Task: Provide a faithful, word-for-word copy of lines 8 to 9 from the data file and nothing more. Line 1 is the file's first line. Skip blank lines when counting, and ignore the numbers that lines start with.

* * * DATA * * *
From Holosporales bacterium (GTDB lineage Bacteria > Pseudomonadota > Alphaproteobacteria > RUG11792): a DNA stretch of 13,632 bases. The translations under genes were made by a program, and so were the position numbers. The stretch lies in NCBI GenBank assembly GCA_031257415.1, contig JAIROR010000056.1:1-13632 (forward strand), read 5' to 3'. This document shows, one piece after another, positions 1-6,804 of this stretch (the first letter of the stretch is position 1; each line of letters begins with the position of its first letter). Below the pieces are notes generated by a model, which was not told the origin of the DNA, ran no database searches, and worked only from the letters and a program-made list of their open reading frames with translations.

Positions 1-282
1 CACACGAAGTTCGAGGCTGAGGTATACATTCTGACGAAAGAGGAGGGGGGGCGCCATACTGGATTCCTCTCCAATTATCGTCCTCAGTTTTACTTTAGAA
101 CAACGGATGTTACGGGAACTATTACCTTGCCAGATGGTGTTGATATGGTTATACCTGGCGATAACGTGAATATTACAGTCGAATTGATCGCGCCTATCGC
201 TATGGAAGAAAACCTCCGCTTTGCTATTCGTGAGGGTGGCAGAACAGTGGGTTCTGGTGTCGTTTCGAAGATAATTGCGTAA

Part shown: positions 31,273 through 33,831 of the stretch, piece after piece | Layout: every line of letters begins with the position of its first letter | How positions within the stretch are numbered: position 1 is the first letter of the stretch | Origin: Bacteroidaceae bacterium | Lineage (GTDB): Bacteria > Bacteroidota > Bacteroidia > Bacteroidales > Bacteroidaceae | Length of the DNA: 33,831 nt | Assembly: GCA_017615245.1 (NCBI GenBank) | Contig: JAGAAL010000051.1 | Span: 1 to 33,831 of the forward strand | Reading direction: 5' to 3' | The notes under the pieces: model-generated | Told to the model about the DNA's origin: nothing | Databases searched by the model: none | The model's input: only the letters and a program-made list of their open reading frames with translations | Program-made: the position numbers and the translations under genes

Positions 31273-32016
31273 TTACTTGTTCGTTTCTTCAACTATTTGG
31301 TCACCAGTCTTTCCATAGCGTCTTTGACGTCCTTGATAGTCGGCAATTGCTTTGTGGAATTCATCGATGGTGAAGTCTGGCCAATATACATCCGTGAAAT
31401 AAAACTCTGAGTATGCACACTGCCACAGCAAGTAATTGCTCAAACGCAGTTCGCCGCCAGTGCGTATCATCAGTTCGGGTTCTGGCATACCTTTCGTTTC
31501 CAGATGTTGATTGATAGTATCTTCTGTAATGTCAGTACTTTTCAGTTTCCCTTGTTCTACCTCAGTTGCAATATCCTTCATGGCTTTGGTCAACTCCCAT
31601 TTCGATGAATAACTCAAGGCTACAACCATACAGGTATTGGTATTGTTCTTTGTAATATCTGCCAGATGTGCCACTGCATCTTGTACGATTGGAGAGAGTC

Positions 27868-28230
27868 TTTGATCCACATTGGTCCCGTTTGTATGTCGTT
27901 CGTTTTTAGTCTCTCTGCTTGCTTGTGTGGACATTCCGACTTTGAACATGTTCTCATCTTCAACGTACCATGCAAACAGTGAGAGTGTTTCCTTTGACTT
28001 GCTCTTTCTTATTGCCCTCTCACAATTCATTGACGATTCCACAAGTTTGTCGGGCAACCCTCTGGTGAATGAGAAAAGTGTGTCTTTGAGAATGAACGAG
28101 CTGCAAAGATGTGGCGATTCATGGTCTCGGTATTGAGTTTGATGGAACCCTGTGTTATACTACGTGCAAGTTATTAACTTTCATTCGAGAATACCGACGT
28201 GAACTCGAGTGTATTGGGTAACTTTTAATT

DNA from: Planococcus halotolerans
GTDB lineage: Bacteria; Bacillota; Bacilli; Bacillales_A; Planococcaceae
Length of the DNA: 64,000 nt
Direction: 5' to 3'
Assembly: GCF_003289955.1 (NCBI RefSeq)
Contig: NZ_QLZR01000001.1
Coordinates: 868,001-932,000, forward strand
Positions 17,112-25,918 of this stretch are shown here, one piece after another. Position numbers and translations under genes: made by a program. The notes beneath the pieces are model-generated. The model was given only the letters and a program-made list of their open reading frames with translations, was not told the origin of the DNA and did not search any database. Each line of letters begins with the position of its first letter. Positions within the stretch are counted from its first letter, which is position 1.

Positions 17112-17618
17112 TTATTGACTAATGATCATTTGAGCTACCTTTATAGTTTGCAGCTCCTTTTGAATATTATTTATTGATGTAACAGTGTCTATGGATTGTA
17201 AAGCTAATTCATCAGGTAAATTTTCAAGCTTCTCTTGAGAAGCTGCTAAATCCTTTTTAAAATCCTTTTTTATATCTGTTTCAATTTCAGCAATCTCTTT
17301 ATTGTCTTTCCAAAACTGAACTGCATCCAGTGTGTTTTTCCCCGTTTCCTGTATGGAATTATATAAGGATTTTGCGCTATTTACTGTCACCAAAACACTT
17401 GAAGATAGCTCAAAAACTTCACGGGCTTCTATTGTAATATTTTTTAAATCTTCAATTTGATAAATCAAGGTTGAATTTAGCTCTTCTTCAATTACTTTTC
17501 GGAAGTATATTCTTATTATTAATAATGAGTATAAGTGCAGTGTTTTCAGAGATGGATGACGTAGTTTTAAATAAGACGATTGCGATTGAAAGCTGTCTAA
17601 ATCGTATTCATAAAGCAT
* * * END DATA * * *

31273 TTACTTGTTCGTTTCTTCAACTATTTGG
31301 TCACCAGTCTTTCCATAGCGTCTTTGACGTCCTTGATAGTCGGCAATTGCTTTGTGGAATTCATCGATGGTGAAGTCTGGCCAATATACATCCGTGAAAT